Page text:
The first magnetic pick-up was invented in 1924 by Lloyd Loar, a Gibson employee. The real first all electric guitars were made in 1931 by the Electric String Company. Designed by, amongst others, the legendary Adolf Rickenbacker, these 'fry pan' guitars were made of aluminium and played across the knees with a slide.
The first electric or electrified acoustic guitar was the Gibson EL150 in 1936.
The first 1940's solid body guitars electric guitars, similar to those we recognise today, were made by Gibson employees Merle Travis and Paul Bigsby, after the Les Paul 'Log' showed the way.
In the 1950s, Leo Fender made the first mass produced electric guitars; the ubiquitous Telecaster being the first. This was rapidly followed by the Gibson Les Paul.
George Beauchamp developed the first successful Electric Guitar in 1931 after leaving the National Resophonic Guitar Company of Los Angles, California to start the electRO-PATin-INstrument Company with Adolph Rickenbacker and Paul Barth. The goal of the Ro-Pat-In Company was to produce a line of electrically amplified instruments using the string driven electro magnetic pick-up (the design most widely used to this day). The company went into production in late summer of 1932 with both Hawaiian and Spanish (standard) guitars; the Hawaiian models being the most popular of that time. Each instrument was sold as a set with an amplifier. Neither instrument was designed to have any acoustic quality; the Hawaiian being made of cast aluminium and the Spanish of thick laminated wood construction. By 1933 the company had changed its name to Electro Stringed Instrument Company and by 1934 to Rickenbacker Electro Instrument Company. The company is still manufacturing electric guitars under the name Rickenbacker International. Perhaps the most widely recognized users of Rickenbacker guitars are The Beatles.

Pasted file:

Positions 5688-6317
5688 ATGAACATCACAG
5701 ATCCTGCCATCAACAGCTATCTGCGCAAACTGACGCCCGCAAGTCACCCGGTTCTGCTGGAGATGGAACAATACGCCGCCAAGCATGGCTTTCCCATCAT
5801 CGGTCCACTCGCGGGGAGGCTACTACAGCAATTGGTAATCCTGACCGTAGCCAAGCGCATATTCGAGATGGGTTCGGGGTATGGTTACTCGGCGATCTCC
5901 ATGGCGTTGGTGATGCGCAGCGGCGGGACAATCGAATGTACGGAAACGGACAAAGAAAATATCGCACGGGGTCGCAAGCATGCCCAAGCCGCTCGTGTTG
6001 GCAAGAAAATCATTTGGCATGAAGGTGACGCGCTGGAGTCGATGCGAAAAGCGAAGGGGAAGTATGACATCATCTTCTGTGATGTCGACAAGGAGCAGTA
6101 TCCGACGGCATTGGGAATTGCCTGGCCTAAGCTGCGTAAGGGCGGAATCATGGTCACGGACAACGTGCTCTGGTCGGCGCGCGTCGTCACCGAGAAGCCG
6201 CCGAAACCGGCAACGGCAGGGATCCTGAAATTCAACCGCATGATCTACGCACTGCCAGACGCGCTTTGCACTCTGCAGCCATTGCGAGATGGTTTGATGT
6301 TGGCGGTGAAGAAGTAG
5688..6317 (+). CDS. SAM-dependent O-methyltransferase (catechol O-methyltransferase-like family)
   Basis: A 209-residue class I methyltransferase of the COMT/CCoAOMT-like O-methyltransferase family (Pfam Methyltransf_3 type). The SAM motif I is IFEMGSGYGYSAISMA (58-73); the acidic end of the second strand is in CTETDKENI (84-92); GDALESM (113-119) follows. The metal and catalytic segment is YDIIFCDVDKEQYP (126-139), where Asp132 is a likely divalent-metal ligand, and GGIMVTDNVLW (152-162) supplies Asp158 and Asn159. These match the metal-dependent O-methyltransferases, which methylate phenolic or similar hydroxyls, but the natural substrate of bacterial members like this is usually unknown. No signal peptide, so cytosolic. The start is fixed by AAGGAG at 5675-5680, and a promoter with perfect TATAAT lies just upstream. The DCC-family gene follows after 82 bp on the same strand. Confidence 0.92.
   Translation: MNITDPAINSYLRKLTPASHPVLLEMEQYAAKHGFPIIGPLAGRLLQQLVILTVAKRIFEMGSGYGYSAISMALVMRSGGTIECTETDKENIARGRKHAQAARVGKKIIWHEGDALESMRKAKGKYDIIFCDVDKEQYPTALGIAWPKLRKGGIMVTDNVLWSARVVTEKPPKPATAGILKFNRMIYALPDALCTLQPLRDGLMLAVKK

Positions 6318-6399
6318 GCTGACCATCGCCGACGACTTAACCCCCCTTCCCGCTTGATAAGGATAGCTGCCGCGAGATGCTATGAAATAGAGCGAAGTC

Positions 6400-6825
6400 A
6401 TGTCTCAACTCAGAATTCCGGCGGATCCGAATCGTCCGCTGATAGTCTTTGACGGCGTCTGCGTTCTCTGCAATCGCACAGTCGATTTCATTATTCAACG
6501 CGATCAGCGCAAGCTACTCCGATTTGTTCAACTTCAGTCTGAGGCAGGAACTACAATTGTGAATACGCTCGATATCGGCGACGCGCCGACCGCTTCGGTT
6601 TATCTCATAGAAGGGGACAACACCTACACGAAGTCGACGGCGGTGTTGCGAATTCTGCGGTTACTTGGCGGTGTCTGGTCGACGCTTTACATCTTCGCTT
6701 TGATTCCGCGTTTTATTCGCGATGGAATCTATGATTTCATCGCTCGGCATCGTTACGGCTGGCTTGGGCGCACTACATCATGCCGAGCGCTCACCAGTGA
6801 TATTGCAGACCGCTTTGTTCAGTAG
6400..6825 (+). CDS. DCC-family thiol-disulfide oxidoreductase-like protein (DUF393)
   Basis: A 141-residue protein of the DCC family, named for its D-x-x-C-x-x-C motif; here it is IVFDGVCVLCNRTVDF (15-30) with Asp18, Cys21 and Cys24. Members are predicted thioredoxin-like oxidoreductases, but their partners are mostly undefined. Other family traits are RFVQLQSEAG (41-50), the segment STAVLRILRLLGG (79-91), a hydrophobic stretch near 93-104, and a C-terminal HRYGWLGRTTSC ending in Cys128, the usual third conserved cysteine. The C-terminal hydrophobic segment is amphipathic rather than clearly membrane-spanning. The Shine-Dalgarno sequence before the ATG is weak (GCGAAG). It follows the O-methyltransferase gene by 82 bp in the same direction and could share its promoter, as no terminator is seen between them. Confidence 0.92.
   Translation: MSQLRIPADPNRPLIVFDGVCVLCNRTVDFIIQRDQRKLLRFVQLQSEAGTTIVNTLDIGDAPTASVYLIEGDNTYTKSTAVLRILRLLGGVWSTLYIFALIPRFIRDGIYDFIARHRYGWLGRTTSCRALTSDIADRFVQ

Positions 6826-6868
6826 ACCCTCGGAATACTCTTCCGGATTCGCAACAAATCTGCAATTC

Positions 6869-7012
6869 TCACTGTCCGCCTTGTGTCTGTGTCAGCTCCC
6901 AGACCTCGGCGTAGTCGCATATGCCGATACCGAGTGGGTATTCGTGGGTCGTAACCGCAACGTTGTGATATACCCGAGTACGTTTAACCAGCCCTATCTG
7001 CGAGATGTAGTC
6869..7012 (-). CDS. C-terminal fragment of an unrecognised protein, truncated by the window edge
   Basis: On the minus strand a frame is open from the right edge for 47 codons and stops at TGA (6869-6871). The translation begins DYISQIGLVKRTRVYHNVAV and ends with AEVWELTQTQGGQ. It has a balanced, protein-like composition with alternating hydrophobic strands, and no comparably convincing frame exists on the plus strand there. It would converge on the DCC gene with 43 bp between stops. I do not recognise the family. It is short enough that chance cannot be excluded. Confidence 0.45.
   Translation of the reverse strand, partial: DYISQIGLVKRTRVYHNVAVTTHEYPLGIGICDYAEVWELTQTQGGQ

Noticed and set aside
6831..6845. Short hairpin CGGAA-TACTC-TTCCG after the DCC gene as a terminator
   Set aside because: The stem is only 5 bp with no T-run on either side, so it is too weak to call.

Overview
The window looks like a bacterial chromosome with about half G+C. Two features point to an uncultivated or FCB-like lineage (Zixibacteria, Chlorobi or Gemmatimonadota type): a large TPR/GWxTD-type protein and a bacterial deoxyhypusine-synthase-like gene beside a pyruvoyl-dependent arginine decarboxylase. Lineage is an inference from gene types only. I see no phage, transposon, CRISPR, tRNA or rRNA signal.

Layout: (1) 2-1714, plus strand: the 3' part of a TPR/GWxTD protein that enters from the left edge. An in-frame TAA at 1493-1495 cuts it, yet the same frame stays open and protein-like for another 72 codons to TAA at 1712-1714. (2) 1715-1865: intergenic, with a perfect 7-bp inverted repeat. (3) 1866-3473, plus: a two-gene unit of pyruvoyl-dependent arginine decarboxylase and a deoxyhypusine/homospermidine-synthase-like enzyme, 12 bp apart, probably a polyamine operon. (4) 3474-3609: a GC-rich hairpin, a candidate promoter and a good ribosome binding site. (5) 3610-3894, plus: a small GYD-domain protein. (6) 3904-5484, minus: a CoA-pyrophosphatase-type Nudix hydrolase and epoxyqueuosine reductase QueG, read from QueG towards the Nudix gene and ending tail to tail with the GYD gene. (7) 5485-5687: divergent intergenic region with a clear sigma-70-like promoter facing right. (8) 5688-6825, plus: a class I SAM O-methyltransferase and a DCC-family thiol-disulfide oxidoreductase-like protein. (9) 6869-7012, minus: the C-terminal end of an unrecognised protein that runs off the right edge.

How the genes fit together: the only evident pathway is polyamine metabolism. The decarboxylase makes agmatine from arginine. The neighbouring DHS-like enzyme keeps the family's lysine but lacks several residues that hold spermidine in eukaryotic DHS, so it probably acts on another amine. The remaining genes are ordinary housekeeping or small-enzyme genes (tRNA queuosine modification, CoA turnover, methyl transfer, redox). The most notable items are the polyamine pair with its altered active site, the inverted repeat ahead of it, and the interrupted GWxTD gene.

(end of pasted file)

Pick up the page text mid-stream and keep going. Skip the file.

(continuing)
Harland Bernard Bodkin, invented the first solid body Electric Guitar 19 June 1941, which was based on a magnetic field pick up. He lived in Marrickville in Sydney Australia. The original prototype still exists in the Tamworth Musuem. The Patent for his guitar is titled 'Electric Guitar'. See below. No other claimed inventors of the electric guitar have been able to provide documented proof that they are in fact the inventor of the electric guitar. Harland Bernard Bodkin is the only claimed inventor of the Electric Guitar, that has documented proof.
Adolph Rickenbacker invented an electric semi hollow body guitar. It was basically a guitar with a microphone attached to it. Harland Bodkins guitar was a solid body with a magnetic field pick up, which is what Leo Fender produced when he first began